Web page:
One of the reasons that Congress of both chambers has sought to change legislation for this has come down to the fact that the trucking industry has a shortage of around 50,000 drivers. Younger drivers could help to bolster those numbers. However, it could be an artificial way of boosting the numbers temporarily, rather than offering truck drivers better benefits and higher pay that would give them reasons to stick around.

Challenges to Overcome

Larger carriers hiring younger drivers won’t be without its share of problems. For example, young truck drivers are notoriously difficult to ensure with the cost of insurance being much higher, and even more with commercial driving. Also, obtaining insurance for younger drivers who operate trucks on a regional basis could provide some level of challenges for trucking companies.

Trucking: Essential to a Thriving Economy

For an economy to prosper, you need an excellent trucking infrastructure. Whenever the trucking industry slows down, it usually indicates the nature of the US economy. When people are buying fewer manufactured goods, the need to have them shipped is less.

What are the Main Topics of the Second Pilot Program?

When the FMCSA holds its next meeting, some of the public comments will influence the overall design of the program. They hope to excite further comments for a variety of topics on the pilot program, like the level of supervision, the required safety equipment and distance and time requirements for the drivers. Designing a list for all of these things will have a real purpose that improves the program to ensure that the highway never becomes an unsafe place to drive.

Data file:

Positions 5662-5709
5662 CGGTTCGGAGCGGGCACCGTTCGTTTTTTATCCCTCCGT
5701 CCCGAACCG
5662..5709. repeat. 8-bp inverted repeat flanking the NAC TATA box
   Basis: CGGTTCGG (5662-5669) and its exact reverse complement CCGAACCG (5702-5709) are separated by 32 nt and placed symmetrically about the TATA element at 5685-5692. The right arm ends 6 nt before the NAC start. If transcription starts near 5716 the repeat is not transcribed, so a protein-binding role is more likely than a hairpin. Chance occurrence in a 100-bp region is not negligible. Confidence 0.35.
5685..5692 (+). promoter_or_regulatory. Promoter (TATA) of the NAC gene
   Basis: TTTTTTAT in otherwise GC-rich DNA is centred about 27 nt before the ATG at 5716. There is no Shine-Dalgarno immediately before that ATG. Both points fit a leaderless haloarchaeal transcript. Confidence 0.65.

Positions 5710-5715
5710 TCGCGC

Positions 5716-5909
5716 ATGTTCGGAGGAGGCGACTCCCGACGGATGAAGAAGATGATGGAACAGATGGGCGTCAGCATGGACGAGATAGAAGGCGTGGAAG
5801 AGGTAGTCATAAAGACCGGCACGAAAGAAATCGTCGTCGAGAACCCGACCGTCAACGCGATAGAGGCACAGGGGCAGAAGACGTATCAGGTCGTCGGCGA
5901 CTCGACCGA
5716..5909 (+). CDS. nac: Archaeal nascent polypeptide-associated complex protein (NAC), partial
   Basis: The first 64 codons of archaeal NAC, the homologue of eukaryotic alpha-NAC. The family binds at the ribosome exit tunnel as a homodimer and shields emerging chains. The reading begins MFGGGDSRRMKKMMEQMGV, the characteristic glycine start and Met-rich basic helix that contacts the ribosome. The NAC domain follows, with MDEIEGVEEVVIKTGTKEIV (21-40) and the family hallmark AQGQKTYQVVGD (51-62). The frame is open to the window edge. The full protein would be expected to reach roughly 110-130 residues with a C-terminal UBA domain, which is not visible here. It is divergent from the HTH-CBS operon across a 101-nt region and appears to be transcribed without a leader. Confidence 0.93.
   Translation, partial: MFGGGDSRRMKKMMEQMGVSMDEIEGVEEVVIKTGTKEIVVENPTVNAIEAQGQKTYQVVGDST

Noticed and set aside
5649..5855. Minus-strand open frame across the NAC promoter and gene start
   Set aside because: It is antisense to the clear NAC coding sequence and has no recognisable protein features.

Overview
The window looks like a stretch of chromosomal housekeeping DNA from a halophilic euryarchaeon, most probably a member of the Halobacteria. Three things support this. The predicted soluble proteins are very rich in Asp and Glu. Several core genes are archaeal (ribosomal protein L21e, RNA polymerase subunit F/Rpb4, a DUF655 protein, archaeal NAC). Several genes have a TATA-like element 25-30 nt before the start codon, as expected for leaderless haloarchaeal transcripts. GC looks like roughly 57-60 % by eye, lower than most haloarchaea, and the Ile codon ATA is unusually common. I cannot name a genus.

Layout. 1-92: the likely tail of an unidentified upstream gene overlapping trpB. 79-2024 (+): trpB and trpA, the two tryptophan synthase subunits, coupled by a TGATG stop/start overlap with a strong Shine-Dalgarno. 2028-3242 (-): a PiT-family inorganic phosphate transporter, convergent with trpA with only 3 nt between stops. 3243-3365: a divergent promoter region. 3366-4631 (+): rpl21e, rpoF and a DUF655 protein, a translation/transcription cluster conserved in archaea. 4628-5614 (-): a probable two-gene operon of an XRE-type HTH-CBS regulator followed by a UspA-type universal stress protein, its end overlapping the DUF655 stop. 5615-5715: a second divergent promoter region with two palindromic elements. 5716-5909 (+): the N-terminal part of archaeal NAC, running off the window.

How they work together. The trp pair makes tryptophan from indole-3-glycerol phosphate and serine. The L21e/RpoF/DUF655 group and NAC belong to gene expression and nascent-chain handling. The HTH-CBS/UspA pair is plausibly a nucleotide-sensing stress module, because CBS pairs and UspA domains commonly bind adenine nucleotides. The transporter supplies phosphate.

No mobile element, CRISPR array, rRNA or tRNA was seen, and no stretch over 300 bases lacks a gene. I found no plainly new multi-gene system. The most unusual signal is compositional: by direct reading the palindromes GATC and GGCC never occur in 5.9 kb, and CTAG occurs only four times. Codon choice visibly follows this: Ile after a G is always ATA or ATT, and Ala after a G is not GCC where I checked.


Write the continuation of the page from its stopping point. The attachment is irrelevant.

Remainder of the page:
Indecision a Big Problem

Many different trucking groups have had a hard time agreeing on the path that drivers like this will take. The organization behind the program has the ultimate goal of increasing truck driving safety, and some have argued that the piloting program has gone against some of the safety protocol. Many people don’t want this program to become like a bandaid over a bullet wound. Many of the larger carriers could attempt to use this as access to a larger pool of drivers without ever resolving some of the underlying problems that led to a high turnover rate like:

  • Trucking companies over promise and under deliver.
  • The difficulty of over-the-road trucking.
  • Drivers want the highest level of compensation.
  • Training that doesn’t live up to expectation.
  • Having unfair work rules or mistreating drivers.

Some people believe that if highway safety were the actual purpose, then the age of drivers should go up, not down, and they should focus on hiring experienced drivers for the industry. The ultimate goal behind this new legislation comes down to filling in the positions, but the FMCSA doesn’t want to compromise the level of safety on the road. While this could be a temporary fix, trucking companies have to pay attention to what truck drivers are saying and do their best to follow through so that they have more reasons to stick around. This will lead to a higher retention rate.